Existing ILL services at Cambridge are being developed and expanded. We are implementing RapidILL, a document delivery service that enables quick turnaround times for the supply of journal articles and book chapters, which integrates with iDiscover and other discovery tools. In addition, we are co-ordinating with other UK universities for the supply of content through new and existing peer networks. The negotiations therefore offer the opportunity to bring our document delivery services up to date for this and any future negotiations. For requests that cannot be supplied by Inter-Library Loan, the library is establishing a funding plan to purchase articles on a case-by-case basis.

Another element of Plan B is the promotion of preprint servers and other openly accessible outputs for obtaining research that may not be the version of record but is still of use to researchers. Many articles will already be available as gold open access via publisher websites, but we also encourage our University members to utilise the vast array of papers uploaded to institutional and subject repositories and other indexes available on the web. These include legal author-sharing networks and Google Scholar. Through these networks, along with plugins such as Lean Library, users may also request access to papers directly from the authors themselves. These networks may be used to share materials under copyright. We should acknowledge that pirate sites are heavily used by some researchers; we will not be promoting these pathways to access through library channels and do not recommend their use.

At Cambridge we are doing our best to engage our research communities with the Elsevier negotiation so that any decisions around the deal and potential implementation of Plan B will only take place following communication and engagement with research-active members of the University. If we need to implement a Plan B, it should not come as a surprise; it will be planned and communicated in advance.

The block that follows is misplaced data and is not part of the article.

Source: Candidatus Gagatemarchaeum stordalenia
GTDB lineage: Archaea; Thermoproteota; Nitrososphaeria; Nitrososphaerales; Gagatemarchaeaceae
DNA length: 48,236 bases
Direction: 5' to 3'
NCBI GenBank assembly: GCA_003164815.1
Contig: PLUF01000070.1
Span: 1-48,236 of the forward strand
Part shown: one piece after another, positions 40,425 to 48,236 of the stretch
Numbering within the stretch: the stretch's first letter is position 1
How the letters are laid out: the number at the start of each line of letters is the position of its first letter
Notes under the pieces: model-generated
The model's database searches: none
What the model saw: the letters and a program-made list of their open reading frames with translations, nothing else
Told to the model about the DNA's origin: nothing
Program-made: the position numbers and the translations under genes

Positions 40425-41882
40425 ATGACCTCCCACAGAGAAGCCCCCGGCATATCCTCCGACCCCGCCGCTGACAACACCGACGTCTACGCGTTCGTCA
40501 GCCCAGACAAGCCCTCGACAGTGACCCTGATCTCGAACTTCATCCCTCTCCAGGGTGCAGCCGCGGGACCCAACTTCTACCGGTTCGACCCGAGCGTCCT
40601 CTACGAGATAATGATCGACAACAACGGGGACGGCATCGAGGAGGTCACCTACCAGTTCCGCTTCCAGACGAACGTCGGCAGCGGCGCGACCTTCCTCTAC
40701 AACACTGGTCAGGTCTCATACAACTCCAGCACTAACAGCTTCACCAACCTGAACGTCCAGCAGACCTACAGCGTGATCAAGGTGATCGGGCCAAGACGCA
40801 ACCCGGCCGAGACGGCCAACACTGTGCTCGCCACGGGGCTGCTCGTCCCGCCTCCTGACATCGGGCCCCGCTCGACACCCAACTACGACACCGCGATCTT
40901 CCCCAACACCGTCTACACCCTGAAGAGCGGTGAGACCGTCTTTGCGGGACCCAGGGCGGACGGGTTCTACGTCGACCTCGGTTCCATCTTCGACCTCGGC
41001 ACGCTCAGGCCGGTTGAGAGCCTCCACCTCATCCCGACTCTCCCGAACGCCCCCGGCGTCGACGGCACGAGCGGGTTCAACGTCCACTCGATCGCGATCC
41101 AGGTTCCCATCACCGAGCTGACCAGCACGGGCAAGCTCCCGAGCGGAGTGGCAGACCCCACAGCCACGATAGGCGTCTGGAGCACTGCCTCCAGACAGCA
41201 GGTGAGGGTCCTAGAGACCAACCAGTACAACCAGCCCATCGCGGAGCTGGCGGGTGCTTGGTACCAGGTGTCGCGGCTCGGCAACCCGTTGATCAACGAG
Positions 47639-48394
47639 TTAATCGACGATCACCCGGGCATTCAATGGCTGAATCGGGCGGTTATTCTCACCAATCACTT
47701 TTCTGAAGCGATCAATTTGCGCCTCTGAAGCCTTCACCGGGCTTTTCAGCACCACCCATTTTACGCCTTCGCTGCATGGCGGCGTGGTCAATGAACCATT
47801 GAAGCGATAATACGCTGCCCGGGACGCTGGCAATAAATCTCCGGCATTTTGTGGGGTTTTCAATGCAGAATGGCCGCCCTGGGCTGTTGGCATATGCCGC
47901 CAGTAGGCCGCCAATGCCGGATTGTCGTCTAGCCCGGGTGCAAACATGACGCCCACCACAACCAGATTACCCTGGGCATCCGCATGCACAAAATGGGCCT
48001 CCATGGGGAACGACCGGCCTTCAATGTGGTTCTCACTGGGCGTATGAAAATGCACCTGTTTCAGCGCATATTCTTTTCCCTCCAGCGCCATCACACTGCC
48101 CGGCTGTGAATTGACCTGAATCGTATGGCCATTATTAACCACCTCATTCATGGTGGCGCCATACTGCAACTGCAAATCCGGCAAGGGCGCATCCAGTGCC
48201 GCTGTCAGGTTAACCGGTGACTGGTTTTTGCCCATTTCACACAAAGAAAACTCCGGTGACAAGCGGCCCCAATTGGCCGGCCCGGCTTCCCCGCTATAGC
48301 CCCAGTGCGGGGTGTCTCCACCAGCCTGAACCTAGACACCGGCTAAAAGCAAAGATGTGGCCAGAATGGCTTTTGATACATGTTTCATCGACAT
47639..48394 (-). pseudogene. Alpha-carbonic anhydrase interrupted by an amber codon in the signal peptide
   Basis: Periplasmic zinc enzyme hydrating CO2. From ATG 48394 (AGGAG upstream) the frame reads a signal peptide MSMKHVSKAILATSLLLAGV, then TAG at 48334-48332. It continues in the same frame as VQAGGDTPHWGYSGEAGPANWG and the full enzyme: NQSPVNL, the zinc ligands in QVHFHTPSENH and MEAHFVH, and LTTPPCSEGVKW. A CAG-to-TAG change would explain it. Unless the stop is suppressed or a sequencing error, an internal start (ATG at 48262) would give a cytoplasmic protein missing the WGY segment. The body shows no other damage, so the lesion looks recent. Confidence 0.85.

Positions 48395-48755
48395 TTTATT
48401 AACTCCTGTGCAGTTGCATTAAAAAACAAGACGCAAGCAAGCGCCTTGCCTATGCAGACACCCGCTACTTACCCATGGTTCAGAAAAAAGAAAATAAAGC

Read more in this Unlocking Research blog post, Michael Williams on the Elsevier negotiations: What’s our ‘Plan B’? 


How would cancellation affect resources to support teaching and learning?

We are currently analysing the impact of a possible cancellation on reading list titles and checking which content we would still be able to access through other sources. We will provide an update when this analysis is complete and the alternative access plan is developed.  


If we can’t agree a new deal, when will access to articles stop?

Our current deal runs out at the end of December 2021. Depending on the state of negotiations, it is possible that our access may extend a few months into 2022.


Will I still be able to publish in Elsevier journals?

Yes, the decision to accept a manuscript is not affected by institutional deals. However, if no Read and Publishing deal is agreed, this might affect your ability to obtain funding to publish open access in Elsevier journals. Read more about the university's Plan B for publishing if a deal is not reached.


Will the library pay APCs for publishing open access articles in Elsevier journals if the new deal is not signed?